Judy Collins has spent the past 60 years spreading messages of hope and healing, so it’s not surprising that the folk icon, writer and activist took to her Facebook page to offer some comfort in the standstill caused by the coronavirus outbreak.

Collins on March 12 posted a poem she’d written, her characteristic blend of vulnerability, resilience and humor intact. A snippet:

“Perhaps in the stillness something will happen that no one could ever predict

Problems resolved relationships healed

All your big troubles licked

So sleep till you’re really rested.”

Less than a week after saying she still planned to visit the Granite State this weekend, Collins has postponed her Flying Monkey show in Plymouth, moving it from March 21 to Oct. 31 amid calls for social distancing.

At 80, Collins isn’t usually one to rest. She does about 120 concerts a year, including U.S. and international dates.

“It’s good to be busy. It keeps me sane,” she told NHWeekend in a recent telephone interview.

Collins, who won a 1968 Grammy for her rendition of Joni Mitchell’s “Both Sides Now,” has the gold- and platinum-selling records to prove her dedication.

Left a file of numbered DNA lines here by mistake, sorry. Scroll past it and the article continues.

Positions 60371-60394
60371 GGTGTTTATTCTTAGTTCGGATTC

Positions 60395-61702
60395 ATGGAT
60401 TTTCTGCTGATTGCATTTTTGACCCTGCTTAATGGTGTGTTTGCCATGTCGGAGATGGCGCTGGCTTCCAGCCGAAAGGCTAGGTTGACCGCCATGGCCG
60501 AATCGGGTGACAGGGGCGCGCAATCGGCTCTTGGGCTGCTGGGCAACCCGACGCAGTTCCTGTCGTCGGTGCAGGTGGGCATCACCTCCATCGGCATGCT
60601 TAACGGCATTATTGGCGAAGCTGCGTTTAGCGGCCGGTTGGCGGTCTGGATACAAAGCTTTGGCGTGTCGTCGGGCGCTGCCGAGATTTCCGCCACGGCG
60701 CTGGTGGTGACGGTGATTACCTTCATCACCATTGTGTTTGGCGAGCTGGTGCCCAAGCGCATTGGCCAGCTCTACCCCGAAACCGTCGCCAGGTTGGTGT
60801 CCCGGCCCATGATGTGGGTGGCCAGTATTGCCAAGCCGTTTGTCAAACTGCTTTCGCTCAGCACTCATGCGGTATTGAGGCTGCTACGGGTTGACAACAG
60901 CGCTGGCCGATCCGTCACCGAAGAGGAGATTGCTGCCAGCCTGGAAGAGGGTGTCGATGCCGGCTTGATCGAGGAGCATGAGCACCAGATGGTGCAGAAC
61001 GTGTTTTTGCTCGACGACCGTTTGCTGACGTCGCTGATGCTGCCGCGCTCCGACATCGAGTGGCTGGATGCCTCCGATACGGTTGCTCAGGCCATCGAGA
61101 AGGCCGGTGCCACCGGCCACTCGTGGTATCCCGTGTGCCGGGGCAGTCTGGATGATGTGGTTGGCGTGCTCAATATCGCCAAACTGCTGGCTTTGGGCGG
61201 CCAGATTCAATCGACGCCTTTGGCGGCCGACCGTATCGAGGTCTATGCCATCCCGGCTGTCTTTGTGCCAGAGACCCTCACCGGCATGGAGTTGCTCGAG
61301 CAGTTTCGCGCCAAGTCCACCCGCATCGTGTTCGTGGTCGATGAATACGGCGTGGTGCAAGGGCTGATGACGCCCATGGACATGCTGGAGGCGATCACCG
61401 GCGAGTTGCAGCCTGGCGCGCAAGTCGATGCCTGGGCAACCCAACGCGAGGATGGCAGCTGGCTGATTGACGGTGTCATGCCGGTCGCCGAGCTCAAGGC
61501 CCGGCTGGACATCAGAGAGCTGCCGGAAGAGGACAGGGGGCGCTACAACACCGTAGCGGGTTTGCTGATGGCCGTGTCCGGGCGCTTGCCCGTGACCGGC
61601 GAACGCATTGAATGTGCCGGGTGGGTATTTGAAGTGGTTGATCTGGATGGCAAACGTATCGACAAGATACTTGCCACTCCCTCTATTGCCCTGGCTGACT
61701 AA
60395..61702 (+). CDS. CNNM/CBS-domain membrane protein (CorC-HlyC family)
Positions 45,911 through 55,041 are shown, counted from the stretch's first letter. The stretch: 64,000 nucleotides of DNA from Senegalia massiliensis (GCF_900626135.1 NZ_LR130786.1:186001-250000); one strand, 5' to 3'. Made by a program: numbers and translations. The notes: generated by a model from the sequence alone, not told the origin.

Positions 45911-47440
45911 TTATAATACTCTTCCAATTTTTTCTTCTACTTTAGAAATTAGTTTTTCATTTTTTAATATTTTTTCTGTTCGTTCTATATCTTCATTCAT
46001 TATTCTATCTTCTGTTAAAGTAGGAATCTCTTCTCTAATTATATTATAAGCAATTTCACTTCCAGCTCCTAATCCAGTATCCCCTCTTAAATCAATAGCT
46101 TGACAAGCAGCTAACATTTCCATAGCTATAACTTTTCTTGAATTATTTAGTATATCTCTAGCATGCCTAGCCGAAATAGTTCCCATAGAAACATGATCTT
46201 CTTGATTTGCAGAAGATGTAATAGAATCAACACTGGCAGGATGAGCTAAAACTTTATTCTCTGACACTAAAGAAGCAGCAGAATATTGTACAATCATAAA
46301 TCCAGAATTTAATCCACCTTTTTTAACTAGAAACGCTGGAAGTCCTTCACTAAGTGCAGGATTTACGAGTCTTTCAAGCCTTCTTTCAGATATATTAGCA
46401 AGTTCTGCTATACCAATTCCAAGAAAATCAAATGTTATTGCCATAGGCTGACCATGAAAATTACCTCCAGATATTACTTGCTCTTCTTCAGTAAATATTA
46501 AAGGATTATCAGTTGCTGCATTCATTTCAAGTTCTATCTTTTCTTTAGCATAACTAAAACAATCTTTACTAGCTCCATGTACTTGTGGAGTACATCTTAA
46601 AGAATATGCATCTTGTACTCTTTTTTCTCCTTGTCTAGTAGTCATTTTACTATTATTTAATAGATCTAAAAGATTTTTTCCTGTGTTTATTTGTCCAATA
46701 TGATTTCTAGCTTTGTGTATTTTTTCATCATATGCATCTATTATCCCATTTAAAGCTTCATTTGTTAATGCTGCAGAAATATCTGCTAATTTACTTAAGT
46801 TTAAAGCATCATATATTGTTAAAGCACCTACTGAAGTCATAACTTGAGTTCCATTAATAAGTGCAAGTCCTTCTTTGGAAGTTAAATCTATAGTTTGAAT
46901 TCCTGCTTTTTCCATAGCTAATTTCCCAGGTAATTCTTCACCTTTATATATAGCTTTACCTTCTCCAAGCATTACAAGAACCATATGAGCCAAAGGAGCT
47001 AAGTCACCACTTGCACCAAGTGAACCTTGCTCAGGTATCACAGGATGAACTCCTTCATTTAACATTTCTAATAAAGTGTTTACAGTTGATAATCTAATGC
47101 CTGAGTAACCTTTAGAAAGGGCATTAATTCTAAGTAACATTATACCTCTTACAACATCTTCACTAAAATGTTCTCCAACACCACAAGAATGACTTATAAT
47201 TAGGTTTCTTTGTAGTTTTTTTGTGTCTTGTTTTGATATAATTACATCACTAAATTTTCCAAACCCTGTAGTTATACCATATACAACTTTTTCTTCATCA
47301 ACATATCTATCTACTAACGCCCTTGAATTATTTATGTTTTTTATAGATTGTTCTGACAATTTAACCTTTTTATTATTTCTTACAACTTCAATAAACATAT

Her latest project, 2019’s “Winter Stories,” a bluegrass collaboration with Norwegian singer Jonas Fjeld and the band Chatham County Line, is making a mark on the charts.

“It’s my first No 1 Billboard album,” she said. “I’ve had a lot of numbers on Billboard but not No. 1. I’ve sold millions of albums over the course of a long career — 60 years in this business. If you get into the Top 200, you’ve done very well, and that’s happened to me many times. (But) being No. 1 is lovely. I like it!”

Collins has had a flurry of album releases in the past handful of years, including 2015’s ”Strangers Again,” featuring duets with Jackson Browne, Willie Nelson and Jeff Bridges; 2016’s ”Silver Skies Blue,” a Grammy-nominated album of duets with Ari Hest; and 2017’s “Everybody Knows,” with longtime friend Stephen Stills, who memorably sang of Collins in the classic song “Suite: Judy Blue Eyes.”

And then there’s her social media photos, which prompts this reporter to mention that not many people can say they’ve been kissed by Kermit the Frog and had pictures taken with everyone from Dolly Parton to Taylor Swift.

“Yeah, I get around,” she said, letting go with a rolling laugh.